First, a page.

FMAP_Workshop

April 1, 2004
Frequency Map Experiments at the
Advanced Light Source
David Robin
Advanced Light Source
work done in collaboration with
Christoph Steier (ALS), Ying Wu (Duke), Weishi Wan (ALS), Winfried Decking
(DESY), James Safranek (SLAC/SSRL), Jacques Laskar (BdL), Laurent Nadolski
(SOLEIL), Scott Dumas (U. Cinc.)
with help from
Alan Jackson (LBNL), Greg Portmann (SLAC/SSRL), Etienne Forest (KEK), Amor Nadji
(SOLEIL), Andrei Terebilo (SLAC/SSRL)
FMAP_Workshop

April 1, 2004
Outline
Calibrating the linear model
On

energy frequency map measurement
Beam lifetime dependence on the momentum aperture
–
RF Momentum Aperture
–
Physical Momentum Aperture
–
Dynamic Momentum Aperture
Measurements of the momentum aperture
–
RF Scans
Measurements of the dynamic momentum aperture
–
Pinger Scans
–
Effect of small vertical gaps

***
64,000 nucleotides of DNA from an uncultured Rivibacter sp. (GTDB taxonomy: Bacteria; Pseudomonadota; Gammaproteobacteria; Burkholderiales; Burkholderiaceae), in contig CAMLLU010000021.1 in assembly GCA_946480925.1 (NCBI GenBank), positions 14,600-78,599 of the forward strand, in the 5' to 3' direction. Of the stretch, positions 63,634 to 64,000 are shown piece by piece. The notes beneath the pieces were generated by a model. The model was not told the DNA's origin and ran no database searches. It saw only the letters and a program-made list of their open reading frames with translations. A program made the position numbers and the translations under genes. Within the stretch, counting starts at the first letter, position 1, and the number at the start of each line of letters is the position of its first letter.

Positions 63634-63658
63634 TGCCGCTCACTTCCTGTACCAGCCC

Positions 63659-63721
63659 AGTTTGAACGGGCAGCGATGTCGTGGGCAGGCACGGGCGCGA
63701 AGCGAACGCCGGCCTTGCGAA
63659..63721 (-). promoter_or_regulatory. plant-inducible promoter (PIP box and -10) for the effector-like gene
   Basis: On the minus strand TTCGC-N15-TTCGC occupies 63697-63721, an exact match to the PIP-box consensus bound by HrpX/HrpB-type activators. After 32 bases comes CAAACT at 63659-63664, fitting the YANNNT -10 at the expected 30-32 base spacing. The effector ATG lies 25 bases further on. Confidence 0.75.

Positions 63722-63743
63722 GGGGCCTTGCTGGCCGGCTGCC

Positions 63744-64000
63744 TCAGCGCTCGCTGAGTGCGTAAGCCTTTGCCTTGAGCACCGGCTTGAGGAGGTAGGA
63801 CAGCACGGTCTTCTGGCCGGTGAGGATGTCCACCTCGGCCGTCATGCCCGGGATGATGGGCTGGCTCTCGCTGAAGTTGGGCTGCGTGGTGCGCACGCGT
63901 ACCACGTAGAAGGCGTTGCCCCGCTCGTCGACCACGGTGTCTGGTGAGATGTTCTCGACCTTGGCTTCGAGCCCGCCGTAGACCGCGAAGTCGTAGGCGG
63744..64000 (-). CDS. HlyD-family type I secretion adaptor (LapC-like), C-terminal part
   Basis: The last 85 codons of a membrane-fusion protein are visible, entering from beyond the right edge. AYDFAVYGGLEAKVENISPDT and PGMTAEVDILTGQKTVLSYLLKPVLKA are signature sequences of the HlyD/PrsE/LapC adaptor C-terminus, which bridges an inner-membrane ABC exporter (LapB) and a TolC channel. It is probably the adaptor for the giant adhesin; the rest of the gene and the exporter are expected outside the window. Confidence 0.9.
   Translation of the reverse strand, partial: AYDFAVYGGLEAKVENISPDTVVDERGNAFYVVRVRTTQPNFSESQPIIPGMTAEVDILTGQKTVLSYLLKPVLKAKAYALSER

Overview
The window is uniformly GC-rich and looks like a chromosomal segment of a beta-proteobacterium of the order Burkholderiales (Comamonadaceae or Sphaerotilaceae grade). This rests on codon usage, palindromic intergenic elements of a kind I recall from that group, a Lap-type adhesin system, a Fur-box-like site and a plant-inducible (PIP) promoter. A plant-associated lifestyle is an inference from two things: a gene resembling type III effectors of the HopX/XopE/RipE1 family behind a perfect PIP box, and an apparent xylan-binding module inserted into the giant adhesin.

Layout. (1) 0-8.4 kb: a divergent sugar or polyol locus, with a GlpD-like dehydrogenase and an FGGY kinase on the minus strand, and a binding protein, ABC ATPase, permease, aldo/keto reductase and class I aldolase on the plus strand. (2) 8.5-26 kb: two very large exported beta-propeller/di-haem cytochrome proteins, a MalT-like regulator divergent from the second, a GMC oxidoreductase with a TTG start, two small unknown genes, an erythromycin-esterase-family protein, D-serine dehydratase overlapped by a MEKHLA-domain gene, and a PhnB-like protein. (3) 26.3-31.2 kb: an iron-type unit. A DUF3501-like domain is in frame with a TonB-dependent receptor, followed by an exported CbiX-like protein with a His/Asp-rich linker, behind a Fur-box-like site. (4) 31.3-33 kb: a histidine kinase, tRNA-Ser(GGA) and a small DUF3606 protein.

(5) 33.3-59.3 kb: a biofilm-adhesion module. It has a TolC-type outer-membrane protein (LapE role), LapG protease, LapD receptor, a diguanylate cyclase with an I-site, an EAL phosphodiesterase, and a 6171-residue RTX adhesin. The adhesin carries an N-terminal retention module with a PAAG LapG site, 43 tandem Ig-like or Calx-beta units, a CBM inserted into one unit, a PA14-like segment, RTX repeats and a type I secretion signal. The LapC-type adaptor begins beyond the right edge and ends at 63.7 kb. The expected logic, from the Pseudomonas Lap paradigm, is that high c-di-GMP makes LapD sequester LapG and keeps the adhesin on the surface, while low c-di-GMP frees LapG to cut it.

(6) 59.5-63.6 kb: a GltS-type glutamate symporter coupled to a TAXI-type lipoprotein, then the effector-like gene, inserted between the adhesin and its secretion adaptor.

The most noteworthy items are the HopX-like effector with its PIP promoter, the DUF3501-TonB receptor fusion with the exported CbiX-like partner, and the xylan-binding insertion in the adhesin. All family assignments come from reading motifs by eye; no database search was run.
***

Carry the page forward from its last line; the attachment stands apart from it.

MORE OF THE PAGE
Conclusion
FMAP_Workshop

April 1, 2004
Tools and Techniques for
Understanding the Dynamics
Linear lattice
•
Quadrupole variation
•
Response Matrix Analysis
•
Turn

by

turn phase advance and coupling measurements
•
Tunescans
Nonlinear lattice
•
Scraper scans
•
RF scans
•
Resonance and beam loss scans
•
Dynamic aperture studies
•
Frequency Map Analysis
FMAP_Workshop

April 1, 2004
The nonlinear dynamics in the ALS is determined by the
sextupoles and the linear transport between them
Other effects such as fringe fields, high order multipoles are not
critical in obtaining a good model of the dynamics
Tools and techniques
•
Response matrix analysis
(LOCO)
–
Calibrate the linear model
•
Symplectic integration and
Frequency Map Analysis
–
Simulate the nonlinear dynamics and to get a global view of the
dynamics
•
Single turn kickers and BPMs, DCCT and RF scans